Growing gender parity at orchestras

Posted on: March 31, 2014

In Sunday’s (3/30) St. Louis Post-Dispatch, Sarah Bryan Miller reports, “Think back to the symphony orchestra of yesteryear, as seen in Disney’s 1940 film Fantasia: all male, but for two female harpists. Now take a good look at the orchestra of today: In the St. Louis Symphony Orchestra, women players outnumber the men. The numbers were 50-50 in 2011-12; women outnumbered men for the first time in 2012-13, with 46 women out of 97 musicians; and this season the breakdown is 45 men and 51 women. Things have changed at orchestras all over the country, if not always to the extent found here. The numbers are largely due to a combination of so-called blind auditions and changing societal attitudes.… Polly Kahn, vice president for learning and leadership development at the League of American Orchestras, says that change began in the 1960s and that ‘at least as of 2013, about 50 percent of the League member orchestras, the country’s top 250 orchestras, have got 50 percent women, including executive directors and musicians. I think we are close to 50 percent (overall) at this point.’ ” The article is accompanied by a second story about the growing numbers of female as administrative and artistic leaders, and by a sidebar comparing gender balance at several orchestras.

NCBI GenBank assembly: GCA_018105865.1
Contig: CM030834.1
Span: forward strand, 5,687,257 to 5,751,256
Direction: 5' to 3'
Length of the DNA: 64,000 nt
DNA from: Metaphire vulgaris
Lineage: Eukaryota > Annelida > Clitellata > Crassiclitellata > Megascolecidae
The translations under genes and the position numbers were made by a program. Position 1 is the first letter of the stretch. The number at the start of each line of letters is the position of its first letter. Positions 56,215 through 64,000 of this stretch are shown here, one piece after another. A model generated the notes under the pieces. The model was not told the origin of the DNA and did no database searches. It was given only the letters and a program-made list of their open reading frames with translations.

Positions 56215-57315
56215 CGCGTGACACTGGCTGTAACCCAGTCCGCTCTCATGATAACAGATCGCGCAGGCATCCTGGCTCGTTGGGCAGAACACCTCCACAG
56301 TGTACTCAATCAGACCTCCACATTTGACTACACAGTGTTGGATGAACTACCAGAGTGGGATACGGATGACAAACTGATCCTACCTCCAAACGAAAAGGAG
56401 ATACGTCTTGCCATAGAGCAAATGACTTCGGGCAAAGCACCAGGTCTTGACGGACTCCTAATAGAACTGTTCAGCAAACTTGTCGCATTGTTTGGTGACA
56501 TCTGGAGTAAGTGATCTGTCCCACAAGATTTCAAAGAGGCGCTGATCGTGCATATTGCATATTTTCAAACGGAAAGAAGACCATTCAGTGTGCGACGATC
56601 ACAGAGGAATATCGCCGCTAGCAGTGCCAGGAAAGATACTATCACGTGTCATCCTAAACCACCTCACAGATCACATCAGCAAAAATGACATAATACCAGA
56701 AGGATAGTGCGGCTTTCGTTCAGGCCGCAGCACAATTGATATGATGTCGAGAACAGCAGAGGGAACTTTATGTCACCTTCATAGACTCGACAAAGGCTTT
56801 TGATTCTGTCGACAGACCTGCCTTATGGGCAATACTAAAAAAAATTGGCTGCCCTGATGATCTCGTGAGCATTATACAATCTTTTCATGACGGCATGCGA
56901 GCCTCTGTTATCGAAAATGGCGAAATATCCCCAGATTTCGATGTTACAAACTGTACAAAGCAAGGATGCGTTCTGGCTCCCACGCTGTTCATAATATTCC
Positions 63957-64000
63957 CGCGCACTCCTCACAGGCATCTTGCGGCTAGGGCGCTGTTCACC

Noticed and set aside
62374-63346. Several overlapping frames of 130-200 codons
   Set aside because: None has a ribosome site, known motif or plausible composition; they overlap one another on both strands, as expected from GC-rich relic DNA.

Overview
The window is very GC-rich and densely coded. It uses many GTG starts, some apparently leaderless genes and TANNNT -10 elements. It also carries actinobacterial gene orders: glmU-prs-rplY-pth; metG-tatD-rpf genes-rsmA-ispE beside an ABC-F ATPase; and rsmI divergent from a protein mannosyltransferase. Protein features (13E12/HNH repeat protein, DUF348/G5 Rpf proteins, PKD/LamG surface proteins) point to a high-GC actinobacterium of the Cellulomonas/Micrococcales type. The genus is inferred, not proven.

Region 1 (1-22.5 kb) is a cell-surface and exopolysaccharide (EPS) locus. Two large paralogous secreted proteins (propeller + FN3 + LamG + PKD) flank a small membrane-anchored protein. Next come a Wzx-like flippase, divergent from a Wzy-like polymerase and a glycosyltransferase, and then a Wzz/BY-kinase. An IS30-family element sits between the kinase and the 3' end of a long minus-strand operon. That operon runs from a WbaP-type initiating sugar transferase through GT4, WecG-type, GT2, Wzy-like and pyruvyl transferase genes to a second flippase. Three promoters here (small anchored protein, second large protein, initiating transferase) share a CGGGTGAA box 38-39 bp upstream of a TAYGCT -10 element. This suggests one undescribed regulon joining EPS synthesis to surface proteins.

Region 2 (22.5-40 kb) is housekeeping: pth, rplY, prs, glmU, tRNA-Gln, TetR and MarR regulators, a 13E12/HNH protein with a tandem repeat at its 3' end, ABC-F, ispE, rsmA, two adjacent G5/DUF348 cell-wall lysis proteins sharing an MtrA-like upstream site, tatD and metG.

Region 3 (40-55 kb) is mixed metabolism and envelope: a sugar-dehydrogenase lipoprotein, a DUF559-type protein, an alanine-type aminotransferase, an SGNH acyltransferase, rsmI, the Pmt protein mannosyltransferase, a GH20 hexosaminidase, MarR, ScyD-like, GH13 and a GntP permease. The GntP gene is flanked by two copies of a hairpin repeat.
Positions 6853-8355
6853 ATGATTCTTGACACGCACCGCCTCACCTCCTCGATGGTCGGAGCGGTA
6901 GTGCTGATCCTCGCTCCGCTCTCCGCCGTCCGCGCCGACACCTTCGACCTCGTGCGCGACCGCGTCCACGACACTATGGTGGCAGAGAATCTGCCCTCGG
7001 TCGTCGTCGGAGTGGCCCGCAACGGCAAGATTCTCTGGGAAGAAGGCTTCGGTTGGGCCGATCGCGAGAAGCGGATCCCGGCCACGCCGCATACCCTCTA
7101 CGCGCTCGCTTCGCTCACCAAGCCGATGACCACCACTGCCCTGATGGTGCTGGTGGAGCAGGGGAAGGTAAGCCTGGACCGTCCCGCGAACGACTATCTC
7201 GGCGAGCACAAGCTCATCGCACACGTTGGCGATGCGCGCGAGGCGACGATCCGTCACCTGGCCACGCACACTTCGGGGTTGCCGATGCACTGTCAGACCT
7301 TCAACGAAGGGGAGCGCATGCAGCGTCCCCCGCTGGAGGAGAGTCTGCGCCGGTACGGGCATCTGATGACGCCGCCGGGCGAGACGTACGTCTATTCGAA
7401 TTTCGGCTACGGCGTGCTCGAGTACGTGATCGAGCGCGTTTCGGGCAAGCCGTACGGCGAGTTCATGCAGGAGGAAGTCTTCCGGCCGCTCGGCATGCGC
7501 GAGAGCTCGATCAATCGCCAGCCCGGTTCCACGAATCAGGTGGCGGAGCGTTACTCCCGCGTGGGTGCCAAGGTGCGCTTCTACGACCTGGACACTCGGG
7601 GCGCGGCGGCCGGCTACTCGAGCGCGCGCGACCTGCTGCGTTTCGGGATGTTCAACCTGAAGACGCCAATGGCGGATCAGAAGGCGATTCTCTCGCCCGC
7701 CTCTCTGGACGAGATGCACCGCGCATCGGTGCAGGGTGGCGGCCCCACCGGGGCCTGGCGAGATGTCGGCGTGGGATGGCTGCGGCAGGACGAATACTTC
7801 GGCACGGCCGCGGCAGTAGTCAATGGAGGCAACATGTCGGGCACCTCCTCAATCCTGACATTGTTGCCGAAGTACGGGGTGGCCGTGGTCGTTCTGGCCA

Posted March 31, 2014